The Fetch Wilson

Wed 1st – Mon 27th August 2018

reviews

Verity Kim

at 09:41 on 19th Aug 2018

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'The Fetch Wilson’ transports you into the seedy back-alleys of modern-day Dublin, exploring themes of self-identity and violence. It centres around the story of two Liam Wilsons, and how their lives intertwine. The show is narrated by the less interesting of the two Liam Wilsons, who describes himself as painfully mediocre in comparison with his doppelgänger. As stated in the blurb, the show takes heavy inspiration from Edgar Allen Poe and Chuck Palahniuk, and the influence is clearly visible yet not too obvious.

The dim red light conveys the gritty violence and seediness of the setup, and the dangling cutouts of playing cards – a king, a queen, and a joker – are the only objects that furnish the stage. It’s like a bizarre Irish Fight Club, but performed entirely as a monologue. The show is ingeniously written, and the language is absolutely convincing. It draws you into the internal workings of Liam Wilson’s mind, and suspense is maintained carefully throughout the entire show.

'The Fetch Wilson' lends itself amazingly to Edwin Mulane’s talents as an actor, who, in the role of Liam Wilson, is utterly convincing. Dressed in boxer shorts and a bathrobe, he pours forth his story with an alarmingly desperate look in his eyes. The actor meshes well with the show’s dark sense of humour, and his ability for storytelling shines through. It was as if I myself was accompanying Liam Wilson down the dark, damp alleys of Dublin, and the visceral quality of the images jumps out at you. Despite the fact that the ending is fairly predictable (especially if you’ve seen Fight Club), the pure charisma of the actor creates a palpable tension within the room.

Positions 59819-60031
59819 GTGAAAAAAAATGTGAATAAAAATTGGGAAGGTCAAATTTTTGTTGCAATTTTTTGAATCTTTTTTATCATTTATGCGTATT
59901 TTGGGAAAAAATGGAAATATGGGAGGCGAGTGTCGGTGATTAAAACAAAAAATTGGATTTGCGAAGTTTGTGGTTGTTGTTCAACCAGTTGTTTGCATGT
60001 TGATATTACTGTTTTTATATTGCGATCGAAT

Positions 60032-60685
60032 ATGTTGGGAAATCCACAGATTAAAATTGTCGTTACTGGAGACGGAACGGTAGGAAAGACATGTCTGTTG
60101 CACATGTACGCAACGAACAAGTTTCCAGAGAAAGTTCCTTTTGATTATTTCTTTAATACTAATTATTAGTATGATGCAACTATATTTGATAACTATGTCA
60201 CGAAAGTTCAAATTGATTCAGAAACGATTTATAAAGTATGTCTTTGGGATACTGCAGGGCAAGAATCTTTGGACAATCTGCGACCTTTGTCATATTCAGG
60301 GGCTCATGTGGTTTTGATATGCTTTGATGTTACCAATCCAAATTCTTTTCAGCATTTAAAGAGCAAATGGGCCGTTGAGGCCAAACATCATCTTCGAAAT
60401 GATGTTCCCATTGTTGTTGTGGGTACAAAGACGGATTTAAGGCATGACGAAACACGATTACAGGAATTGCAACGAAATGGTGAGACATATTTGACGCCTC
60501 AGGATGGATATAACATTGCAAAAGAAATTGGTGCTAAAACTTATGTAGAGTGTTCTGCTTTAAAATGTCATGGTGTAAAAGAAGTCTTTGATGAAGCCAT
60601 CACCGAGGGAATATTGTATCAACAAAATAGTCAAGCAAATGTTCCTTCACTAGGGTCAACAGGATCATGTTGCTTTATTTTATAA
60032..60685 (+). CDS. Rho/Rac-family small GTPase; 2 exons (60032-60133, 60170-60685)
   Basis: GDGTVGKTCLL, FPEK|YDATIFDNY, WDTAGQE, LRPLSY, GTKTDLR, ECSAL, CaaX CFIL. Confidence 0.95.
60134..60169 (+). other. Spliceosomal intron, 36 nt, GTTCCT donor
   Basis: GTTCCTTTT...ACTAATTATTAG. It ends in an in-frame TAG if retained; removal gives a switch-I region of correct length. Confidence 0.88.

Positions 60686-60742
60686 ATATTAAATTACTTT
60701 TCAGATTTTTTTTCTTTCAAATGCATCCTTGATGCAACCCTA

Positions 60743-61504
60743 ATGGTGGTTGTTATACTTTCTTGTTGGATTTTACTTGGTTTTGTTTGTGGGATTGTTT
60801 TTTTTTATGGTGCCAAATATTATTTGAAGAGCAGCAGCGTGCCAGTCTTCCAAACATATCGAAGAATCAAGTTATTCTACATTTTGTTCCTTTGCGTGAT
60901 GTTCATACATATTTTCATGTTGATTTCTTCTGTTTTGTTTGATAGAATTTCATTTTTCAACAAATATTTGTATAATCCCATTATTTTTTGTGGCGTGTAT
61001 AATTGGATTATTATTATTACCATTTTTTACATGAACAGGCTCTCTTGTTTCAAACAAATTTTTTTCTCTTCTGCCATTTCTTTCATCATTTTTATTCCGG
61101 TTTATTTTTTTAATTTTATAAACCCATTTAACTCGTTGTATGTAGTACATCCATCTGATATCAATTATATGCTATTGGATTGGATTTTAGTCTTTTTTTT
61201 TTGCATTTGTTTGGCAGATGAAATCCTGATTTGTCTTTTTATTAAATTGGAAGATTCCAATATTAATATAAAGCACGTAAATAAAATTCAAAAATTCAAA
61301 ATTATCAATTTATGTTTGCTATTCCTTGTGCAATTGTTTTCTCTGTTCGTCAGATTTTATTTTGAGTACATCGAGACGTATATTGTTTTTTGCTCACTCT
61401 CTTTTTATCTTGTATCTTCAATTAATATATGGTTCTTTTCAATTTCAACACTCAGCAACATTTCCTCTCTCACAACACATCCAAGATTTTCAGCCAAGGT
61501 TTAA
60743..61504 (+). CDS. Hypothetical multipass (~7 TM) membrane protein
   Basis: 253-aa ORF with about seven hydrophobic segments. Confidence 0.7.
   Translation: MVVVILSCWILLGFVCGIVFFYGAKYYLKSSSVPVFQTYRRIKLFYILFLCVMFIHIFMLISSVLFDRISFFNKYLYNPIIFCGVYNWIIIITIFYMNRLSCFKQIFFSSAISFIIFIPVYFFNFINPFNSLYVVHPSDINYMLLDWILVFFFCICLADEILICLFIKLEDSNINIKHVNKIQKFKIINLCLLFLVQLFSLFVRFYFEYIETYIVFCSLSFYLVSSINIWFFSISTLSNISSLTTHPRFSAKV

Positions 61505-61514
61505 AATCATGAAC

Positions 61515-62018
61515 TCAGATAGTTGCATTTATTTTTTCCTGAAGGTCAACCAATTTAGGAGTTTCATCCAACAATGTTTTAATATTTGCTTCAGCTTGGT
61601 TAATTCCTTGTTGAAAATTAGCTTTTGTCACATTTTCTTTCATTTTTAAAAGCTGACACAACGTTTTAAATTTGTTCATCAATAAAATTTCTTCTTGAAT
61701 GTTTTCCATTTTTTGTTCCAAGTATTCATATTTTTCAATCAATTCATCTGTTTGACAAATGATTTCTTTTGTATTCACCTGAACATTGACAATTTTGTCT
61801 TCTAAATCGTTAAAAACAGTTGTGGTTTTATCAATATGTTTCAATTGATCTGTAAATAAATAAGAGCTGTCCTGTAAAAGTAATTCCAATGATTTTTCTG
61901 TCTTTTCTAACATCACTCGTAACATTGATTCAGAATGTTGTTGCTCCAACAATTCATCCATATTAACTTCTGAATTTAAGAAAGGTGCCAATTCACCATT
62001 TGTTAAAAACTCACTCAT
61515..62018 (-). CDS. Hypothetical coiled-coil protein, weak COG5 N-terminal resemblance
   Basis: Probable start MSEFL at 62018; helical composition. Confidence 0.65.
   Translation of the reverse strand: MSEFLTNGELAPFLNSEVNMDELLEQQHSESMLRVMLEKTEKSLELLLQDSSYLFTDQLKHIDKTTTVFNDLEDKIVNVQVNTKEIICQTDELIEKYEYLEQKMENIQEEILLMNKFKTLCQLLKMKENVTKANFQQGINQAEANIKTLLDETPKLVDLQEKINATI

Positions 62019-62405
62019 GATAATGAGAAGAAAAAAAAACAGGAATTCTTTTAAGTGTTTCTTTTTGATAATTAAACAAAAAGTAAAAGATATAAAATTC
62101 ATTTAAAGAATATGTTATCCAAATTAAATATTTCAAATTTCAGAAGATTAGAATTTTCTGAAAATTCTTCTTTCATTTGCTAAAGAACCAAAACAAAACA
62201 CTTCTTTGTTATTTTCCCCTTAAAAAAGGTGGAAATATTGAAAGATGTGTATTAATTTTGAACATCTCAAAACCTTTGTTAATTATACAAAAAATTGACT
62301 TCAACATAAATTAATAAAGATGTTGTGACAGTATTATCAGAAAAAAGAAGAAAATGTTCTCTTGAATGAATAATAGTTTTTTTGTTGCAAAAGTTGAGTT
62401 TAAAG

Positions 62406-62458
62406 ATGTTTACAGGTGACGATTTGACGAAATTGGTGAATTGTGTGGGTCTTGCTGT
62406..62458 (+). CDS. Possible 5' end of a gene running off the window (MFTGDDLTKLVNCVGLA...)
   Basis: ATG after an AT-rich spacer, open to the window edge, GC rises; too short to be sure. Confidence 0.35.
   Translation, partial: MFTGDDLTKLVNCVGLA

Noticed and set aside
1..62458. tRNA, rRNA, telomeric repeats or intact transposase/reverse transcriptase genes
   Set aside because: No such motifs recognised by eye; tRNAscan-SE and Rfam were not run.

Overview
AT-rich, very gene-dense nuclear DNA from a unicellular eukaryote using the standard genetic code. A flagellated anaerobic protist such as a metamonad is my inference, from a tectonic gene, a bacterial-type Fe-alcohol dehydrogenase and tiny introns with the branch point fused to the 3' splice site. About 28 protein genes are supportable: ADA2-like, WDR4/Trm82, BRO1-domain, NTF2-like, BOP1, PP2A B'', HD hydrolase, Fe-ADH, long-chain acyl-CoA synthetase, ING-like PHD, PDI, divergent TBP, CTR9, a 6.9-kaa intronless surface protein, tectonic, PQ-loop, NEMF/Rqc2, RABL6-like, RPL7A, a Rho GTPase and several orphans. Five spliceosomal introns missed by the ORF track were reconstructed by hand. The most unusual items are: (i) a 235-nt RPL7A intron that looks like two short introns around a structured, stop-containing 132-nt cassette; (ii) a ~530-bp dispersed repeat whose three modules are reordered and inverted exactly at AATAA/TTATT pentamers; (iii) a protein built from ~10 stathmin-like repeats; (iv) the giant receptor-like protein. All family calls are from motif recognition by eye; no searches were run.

‘The Fetch Wilson’ is a remarkable psychological study of one man’s struggle with his identity, a seamless thriller that will delight fans of Palahniuk and Poe alike. It’s worth skipping brunch for, and that’s saying a lot.

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Millie Haswell

at 10:18 on 19th Aug 2018

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There is nothing like a dressing gown to convey utter despair.

Liam Wilson, played by a charismatic Edwin Mullane, has flirted with danger all his life; you could tell that from one look at his roguish grin and cocky manner. Liam, a thirty-ish Dubliner, tells us early on and in no uncertain terms that he has stabbed someone. The whole hour of the performance feels like a frozen moment in time, hovering like the giant playing cards on strings around the stage. It is the morning after the crime, but Stewart Roche’s script is no "I’m too young to go to prison" hysteria – Liam just seems mildly bemused and fascinated by his actions.

“If you’d told me last week that I was going to hurt someone, I wouldn’t have believed it. You could have knocked me down with a feather.” Liam glances around at the audience. “But I did.” His interaction with us is always engaging, maintaining eye contact throughout, pulling us along on his journey as he pieces together life events culminating in a murder.

So much about this play is founded in intrigue. How did Liam, once an advertising big shot fresh out of private school, wind up here, in his boxers and a bathrobe? He’s evidently a story teller, giving us scraps of information or anecdotes with a twinkling smile, before darkening as he considers the impact this had on his life. “There’s always one kid who takes Smiths songs too seriously”, he says of a boy who hanged himself at his school. You laugh knowingly along with him, only faintly uneasy of his sinister flippancy; he is compelling and we enjoy his company, forgetting that he is a murderer.

At times, he starts to ramble, descending into chatter about his past which becomes hard to follow. Roche’s script, though, burns certain images in our minds’ eyes: fights in poker clubs, blood-soaked tarot cards, a library book belonging to a dead boy.

‘The Fetch Wilson’ is an hour of brilliantly dark storytelling: you’ll leave the theatre blinking at the sunlight and reconsidering the honesty of every person around you.

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